Monday, May 26, 2008

How To Fake Associative Arrays In Bash


As promised in our previous post on working with associative arrays in Linux and Unix, we're back to tackle the subject of associative arrays in bash. As was noted, we're using bash version 2.05b.0(1) and (to my knowledge) bash ( up to, and including, bash 3.2 ) does not directly support associative arrays yet. You can, of course, create one-dimensional (or simple index) arrays, but hashing key/value pairs is still not quite there.

Today we'll check out how to emulate that same functionality in bash that can be found in Perl and Awk. First we'll initialize our array, even though we don't necessarily have to:

host # typeset -a MySimpleHash

To begin with, we'll have to consider what bash already does for us and how we want that to change. For our first example, let's take a look at what happens if we just make assignments to a bash array with, first, a numeric and then an alpha value:

host # MySimpleHash["bob"]=15
host # echo ${MySimpleHash["bob"]}
host # MySimpleHash["joe"]="jeff"
host # echo ${MySimpleHash["joe"]}

This seems to be working out okay, but if we look at the values again, it seems that MySimpleHash["bob"] gets reassigned after we assign the alpha value "jeff"to the key "joe" :

host # echo ${MySimpleHash["bob"]}

This behaviour repeats itself no matter if we mix integers with strings. Bash can't handle this natively (but, it never claimed it could :)

host # MySimpleHash["bob"]="john"
host # echo ${MySimpleHash["bob"]}
host # MySimpleHash["joe"]="jeff"
host # echo ${MySimpleHash["joe"]}
host # echo ${MySimpleHash["bob"]}

This looks as though it's going to necesitate an "eval" nightmare much much worse than faking arrays in the Bourne Shell! Ouch! However, we might be able to get around it with a little bit of "laziness" if we just construct two parallel arrays. This, of course, would necessitate keeping the values in both arrays equal and consistent. That is, if "bob" is the third key in our associative array, and "joe" is "bob"'s value, both need to be at the exact same numeric index in each regular array. Otherwise translation becomes not-impossible, but probably a real headache ;)

To demonstrate we'll create a simple "3 key/value pair" associative array using the double-regular-array method, like so:

host # typeset -a MySimpleKeys
host # typeset -a MySimpleVals
host # MySimpleKeys[0]="abc";MySimpleKeys[1]="ghi";MySimpleKeys[2]="mno"
host # MySimpleVals[0]="def";MySimpleVals[1]="jkl";MySimpleVals[2]="pqr"

Now, we should be able to "fake" associative array behaviour by calling the common index from each array (In this fake associative array we have key/value pairs of abc/def, ghi/jkl and mno/pqr). Now that we have the key/value pairs set up, we need to set up the "associative array" so that we can request the values by the key names, rather than the numeric array index. We'll do this in a script later, so our command line doesn't get any uglier:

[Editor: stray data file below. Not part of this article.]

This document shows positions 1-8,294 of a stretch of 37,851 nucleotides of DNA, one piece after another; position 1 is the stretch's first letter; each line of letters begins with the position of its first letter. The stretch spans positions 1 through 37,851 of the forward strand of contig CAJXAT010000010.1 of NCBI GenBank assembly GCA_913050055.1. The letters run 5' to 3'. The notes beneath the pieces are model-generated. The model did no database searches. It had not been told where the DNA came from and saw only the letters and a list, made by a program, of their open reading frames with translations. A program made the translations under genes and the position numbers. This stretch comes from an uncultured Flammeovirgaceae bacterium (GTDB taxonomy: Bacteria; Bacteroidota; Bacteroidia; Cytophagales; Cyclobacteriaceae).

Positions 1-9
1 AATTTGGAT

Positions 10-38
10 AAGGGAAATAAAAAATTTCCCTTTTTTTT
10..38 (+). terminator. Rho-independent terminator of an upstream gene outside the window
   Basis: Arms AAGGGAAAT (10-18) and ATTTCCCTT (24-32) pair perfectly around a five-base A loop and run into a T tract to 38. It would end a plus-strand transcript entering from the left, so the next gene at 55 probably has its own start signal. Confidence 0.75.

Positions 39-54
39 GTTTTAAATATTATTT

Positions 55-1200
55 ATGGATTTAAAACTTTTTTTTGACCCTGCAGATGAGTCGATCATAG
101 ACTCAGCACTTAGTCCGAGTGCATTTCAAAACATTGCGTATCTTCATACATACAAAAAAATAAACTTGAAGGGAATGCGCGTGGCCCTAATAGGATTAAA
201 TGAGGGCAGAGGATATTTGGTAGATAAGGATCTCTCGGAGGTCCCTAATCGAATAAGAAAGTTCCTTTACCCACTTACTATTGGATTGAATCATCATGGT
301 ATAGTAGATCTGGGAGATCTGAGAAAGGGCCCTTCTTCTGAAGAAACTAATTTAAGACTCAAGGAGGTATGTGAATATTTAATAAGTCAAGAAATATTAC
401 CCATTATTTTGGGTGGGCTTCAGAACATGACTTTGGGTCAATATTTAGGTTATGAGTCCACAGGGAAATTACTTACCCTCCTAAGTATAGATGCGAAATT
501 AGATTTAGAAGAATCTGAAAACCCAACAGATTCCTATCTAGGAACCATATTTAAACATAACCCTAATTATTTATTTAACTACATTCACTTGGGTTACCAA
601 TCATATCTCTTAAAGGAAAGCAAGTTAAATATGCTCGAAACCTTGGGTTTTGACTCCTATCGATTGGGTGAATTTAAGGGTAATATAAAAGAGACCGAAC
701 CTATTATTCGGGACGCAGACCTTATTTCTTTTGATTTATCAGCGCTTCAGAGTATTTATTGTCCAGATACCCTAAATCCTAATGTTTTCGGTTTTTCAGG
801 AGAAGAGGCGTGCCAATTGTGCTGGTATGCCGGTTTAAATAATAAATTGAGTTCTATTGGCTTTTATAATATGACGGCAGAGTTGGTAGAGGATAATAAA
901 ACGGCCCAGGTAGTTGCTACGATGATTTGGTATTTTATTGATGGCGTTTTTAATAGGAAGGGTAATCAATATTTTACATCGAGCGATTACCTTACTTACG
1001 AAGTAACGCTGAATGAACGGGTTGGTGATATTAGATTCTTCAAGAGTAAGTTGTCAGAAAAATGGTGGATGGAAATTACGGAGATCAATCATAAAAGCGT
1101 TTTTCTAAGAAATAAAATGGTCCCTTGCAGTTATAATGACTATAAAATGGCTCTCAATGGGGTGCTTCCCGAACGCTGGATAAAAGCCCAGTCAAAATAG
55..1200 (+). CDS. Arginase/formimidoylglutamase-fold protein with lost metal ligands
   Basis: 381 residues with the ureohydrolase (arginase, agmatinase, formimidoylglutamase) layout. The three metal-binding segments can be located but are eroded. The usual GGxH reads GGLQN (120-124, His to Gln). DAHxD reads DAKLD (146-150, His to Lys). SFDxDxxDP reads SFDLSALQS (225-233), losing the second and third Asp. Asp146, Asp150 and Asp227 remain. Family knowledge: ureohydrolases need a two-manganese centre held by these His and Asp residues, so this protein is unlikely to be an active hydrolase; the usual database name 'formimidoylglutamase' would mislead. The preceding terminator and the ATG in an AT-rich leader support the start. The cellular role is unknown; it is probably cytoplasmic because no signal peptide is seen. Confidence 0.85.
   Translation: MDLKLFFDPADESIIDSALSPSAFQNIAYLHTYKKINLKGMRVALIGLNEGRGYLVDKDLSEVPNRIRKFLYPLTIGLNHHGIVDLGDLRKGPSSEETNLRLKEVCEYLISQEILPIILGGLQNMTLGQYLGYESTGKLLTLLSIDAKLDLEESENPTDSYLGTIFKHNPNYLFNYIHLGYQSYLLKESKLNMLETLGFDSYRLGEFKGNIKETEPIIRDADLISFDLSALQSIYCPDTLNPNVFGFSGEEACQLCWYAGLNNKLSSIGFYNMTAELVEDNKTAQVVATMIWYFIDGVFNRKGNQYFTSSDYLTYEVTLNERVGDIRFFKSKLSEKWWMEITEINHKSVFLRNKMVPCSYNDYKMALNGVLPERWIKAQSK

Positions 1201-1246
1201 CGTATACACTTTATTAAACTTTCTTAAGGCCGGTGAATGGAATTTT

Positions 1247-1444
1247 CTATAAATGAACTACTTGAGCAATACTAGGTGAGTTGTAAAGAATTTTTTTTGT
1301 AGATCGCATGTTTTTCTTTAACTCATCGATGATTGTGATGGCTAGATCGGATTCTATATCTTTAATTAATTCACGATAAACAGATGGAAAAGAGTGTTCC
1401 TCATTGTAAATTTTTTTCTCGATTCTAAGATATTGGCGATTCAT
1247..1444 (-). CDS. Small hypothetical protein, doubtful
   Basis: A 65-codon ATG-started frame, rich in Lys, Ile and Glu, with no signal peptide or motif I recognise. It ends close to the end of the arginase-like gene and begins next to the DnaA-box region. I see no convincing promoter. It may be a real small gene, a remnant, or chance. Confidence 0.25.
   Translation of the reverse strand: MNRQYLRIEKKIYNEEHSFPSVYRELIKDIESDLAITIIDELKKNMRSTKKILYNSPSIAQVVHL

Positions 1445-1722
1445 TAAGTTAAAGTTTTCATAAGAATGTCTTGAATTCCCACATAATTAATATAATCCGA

host # key=$1
host #for (( x=0 ; x < ${#MySimpleKeys[@]}; x++ ))
> if [ $key == "${MySimpleKeys[$x]}" ]
> then
> echo "${MySimpleVals[$x]}"
> fi

Testing this on the command line produces suitable, but pretty lame looking results:

host # ./MySimpleHash ghi

We're going to need to modify the script so that it takes its keys and just returns a value that doesn't need to be cropped (using "echo -n" will solve this nicely):

echo "${MySimpleVals[$x]}"

changes to

echo -n "${MySimpleVals[$x]}" <--- This is helpful if we want to use the result as a return value :)

Still, the shell is going to balk at whatever we do to try and pass an argument to the script like this:

host # ./MySimpleHash{ghi}
-bash: ./MySimpleHash{ghi}: No such file or directory

So, for now, we'll just make it so it's "almost" nice looking:

host # a=`./MySimpleHash {abc}`
host # echo $a

It'll get the job done, and could be used in a pinch, but is way too klunky to replace Awk or Perl's built-in associative array handling. Nevertheless, at least we have a way we can get around it if we "have" to :)

I've included the script written during this post below, but, if you want to check out a more complex (and, subsequently, much more elegant) script to fake associative arrays in Perl, you should take a look at this associative array hack for bash and also this bash hack that comes at the issue from a whole different angle.

I think you'll like either one of these scripts a lot better than this one, but hopefully we've both learned, at least a little bit, about the way associative arrays work (and how they differ from one dimensional arrays) in the process :)


Creative Commons License

This work is licensed under a
Creative Commons Attribution-Noncommercial-Share Alike 3.0 United States License


# What was I thinking?
# 2008 - Mike Golvach -
# Creative Commons Attribution-Noncommercial-Share Alike 3.0 United States License

typeset -a MySimpleKeys
typeset -a MySimpleVals

key=`echo $@|sed -e 's/{//g' -e 's/}//g'`

for (( x=0 ; x < ${#MySimpleKeys[@]}; x++ ))
if [ $key == "${MySimpleKeys[$x]}" ]
echo -n "${MySimpleVals[$x]}"

, Mike